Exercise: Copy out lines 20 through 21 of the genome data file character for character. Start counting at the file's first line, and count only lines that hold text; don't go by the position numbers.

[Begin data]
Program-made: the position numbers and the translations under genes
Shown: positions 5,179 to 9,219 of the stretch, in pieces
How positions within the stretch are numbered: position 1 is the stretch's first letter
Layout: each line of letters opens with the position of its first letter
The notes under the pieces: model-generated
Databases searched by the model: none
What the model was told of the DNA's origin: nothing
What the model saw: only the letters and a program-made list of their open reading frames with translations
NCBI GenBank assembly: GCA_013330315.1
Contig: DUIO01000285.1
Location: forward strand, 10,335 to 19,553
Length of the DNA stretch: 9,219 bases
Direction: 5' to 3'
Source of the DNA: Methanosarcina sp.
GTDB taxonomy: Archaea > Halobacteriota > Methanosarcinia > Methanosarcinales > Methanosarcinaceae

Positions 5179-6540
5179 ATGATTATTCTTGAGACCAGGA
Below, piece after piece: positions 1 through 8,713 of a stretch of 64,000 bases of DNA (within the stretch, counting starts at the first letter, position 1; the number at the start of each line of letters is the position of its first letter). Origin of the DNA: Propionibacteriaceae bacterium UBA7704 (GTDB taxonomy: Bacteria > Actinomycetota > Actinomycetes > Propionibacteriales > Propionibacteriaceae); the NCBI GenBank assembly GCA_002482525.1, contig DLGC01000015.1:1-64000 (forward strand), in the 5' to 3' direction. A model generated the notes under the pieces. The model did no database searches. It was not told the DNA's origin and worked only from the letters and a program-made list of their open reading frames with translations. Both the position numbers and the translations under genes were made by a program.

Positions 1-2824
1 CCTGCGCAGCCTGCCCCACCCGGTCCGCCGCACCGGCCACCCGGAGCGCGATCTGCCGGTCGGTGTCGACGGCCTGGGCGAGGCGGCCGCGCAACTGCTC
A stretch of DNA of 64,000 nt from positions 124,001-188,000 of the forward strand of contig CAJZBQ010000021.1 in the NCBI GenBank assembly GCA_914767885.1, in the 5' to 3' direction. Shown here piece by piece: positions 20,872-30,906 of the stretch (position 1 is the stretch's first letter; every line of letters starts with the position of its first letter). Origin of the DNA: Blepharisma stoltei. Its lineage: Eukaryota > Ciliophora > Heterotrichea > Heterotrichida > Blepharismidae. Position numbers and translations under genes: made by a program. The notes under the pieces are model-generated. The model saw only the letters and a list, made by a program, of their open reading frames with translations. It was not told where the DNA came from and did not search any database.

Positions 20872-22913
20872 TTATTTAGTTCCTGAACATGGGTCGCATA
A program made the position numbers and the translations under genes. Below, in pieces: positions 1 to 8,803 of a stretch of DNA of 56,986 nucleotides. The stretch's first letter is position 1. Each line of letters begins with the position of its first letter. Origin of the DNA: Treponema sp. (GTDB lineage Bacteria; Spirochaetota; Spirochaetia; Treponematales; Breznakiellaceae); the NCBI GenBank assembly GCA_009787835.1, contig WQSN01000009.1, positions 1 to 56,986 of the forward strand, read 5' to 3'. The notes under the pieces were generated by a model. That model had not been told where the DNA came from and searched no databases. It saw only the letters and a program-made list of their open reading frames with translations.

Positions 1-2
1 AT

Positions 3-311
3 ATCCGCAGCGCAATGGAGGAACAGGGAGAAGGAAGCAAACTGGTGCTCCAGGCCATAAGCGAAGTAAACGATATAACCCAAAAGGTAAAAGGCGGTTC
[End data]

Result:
1 CCTGCGCAGCCTGCCCCACCCGGTCCGCCGCACCGGCCACCCGGAGCGCGATCTGCCGGTCGGTGTCGACGGCCTGGGCGAGGCGGCCGCGCAACTGCTC
A stretch of DNA of 64,000 nt from positions 124,001-188,000 of the forward strand of contig CAJZBQ010000021.1 in the NCBI GenBank assembly GCA_914767885.1, in the 5' to 3' direction. Shown here piece by piece: positions 20,872-30,906 of the stretch (position 1 is the stretch's first letter; every line of letters starts with the position of its first letter). Origin of the DNA: Blepharisma stoltei. Its lineage: Eukaryota > Ciliophora > Heterotrichea > Heterotrichida > Blepharismidae. Position numbers and translations under genes: made by a program. The notes under the pieces are model-generated. The model saw only the letters and a list, made by a program, of their open reading frames with translations. It was not told where the DNA came from and did not search any database.